|Title (Primary)||Agriculture has changed the amount and composition of dissolved organic matter in Central European headwater streams|
|Author||Graeber, D.; Gelbrecht, J.; Pusch, M.T.; Anlanger, C.; von Schiller, D.|
|Journal||Science of the Total Environment|
|Keywords||Fluorescence; Parallel Factor Analysis; Seasonality; Redox state; Forest; Wetland|
Dissolved organic matter (DOM) is an important part of the global carbon cycle and significantly influences aquatic ecosystem functions. Recent studies suggest that its amount and composition in freshwaters may be altered by agricultural land use, whereby the influence of preceding in-stream production and processing is not clear. To assess the land use effect on DOM amount and composition for the export from terrestrial to freshwater systems at the land–water interface, we sampled headwater streams draining agricultural and near-pristine catchments (forested and wetland) in the North German plains. To account for spatial and seasonal variation, we conducted a screening of DOM amount (53 sites) and composition (42 sites), and conducted bi-weekly samplings to investigate seasonal variation at eight sites over one year.
Concentrations of dissolved organic carbon (DOC) were significantly higher for agricultural and wetland catchments than for forested catchments. Moreover, DOC loads exhibited higher seasonal variation for agricultural and wetland catchments than for forested catchments, which was due to higher variation in discharge. Parallel Factor Analysis revealed that the composition of DOM in agricultural catchments was significantly different from the other studied catchment types, and was characterized by low redox state and high structural complexity. Moreover, a gradient from protein- to humic-like fluorescence significantly separated forested from agricultural and wetland catchments. The contribution of humic-like DOM was strongly and positively related to DOC concentration, suggesting a mechanistic coupling of both. The effects of land use on patterns of DOC concentration and DOM composition were consistent across seasons, implying that land use strongly regulates DOM export. Overall, this study clearly shows the seasonally independent importance of agricultural land use for the amount and composition of DOM fluxes from the terrestrial zone to surface waters. These altered fluxes may affect ecosystem metabolism and health of agricultural headwaters and downstream situated aquatic ecosystems.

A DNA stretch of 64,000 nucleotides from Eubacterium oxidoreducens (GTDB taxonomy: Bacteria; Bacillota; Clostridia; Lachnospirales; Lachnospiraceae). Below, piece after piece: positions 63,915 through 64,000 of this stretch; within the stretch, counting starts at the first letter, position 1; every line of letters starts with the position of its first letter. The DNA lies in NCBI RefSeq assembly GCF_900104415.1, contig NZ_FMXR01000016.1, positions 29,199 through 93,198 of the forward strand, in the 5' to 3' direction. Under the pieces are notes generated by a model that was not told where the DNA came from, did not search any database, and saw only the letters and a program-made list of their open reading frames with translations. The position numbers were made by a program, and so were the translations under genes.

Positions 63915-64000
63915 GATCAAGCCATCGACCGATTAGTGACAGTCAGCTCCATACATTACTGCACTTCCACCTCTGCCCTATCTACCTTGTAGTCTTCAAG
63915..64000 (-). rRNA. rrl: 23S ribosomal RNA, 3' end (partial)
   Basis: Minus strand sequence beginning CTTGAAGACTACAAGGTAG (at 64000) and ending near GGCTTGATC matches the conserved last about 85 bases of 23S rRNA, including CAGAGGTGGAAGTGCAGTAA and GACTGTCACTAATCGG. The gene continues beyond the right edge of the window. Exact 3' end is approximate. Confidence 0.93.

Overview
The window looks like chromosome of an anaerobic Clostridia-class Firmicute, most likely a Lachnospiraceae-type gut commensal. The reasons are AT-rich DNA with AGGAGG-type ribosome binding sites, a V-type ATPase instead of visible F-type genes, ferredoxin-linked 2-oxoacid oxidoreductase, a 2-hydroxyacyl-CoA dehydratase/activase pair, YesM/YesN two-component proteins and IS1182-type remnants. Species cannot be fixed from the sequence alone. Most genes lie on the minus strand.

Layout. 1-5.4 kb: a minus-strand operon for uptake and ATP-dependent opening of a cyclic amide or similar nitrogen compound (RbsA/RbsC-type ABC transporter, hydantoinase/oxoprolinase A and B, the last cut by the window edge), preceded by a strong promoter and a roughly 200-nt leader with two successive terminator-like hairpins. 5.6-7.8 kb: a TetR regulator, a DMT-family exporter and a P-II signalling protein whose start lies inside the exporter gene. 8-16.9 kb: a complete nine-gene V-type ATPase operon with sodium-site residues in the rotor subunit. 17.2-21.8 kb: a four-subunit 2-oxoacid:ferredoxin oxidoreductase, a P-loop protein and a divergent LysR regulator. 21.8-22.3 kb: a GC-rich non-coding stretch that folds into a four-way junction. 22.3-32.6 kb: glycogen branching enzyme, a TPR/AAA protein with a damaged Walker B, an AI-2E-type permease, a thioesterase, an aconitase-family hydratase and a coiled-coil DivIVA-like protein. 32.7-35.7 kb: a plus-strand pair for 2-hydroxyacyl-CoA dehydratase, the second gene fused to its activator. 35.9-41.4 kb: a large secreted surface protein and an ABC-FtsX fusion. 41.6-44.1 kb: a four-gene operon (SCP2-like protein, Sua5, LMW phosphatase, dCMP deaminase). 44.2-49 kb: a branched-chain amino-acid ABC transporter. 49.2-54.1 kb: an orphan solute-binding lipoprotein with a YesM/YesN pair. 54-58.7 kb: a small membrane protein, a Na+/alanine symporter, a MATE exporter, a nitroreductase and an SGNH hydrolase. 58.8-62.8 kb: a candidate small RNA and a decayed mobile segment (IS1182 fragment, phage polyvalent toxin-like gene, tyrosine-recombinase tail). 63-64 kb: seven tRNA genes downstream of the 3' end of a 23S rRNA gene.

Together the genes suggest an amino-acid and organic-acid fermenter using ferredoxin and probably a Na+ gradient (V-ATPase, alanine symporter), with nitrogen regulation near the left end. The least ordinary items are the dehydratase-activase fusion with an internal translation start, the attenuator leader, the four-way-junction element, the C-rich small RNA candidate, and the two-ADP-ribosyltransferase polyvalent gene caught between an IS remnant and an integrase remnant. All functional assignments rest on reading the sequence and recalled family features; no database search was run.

|Persistent UFZ Identifier||https://www.ufz.de/index.php?en=20939&ufzPublicationIdentifier=25667|
|Graeber, D., Gelbrecht, J., Pusch, M.T., Anlanger, C., von Schiller, D. (2012):
Agriculture has changed the amount and composition of dissolved organic matter in Central European headwater streams
Sci. Total Environ. 438 , 435 - 446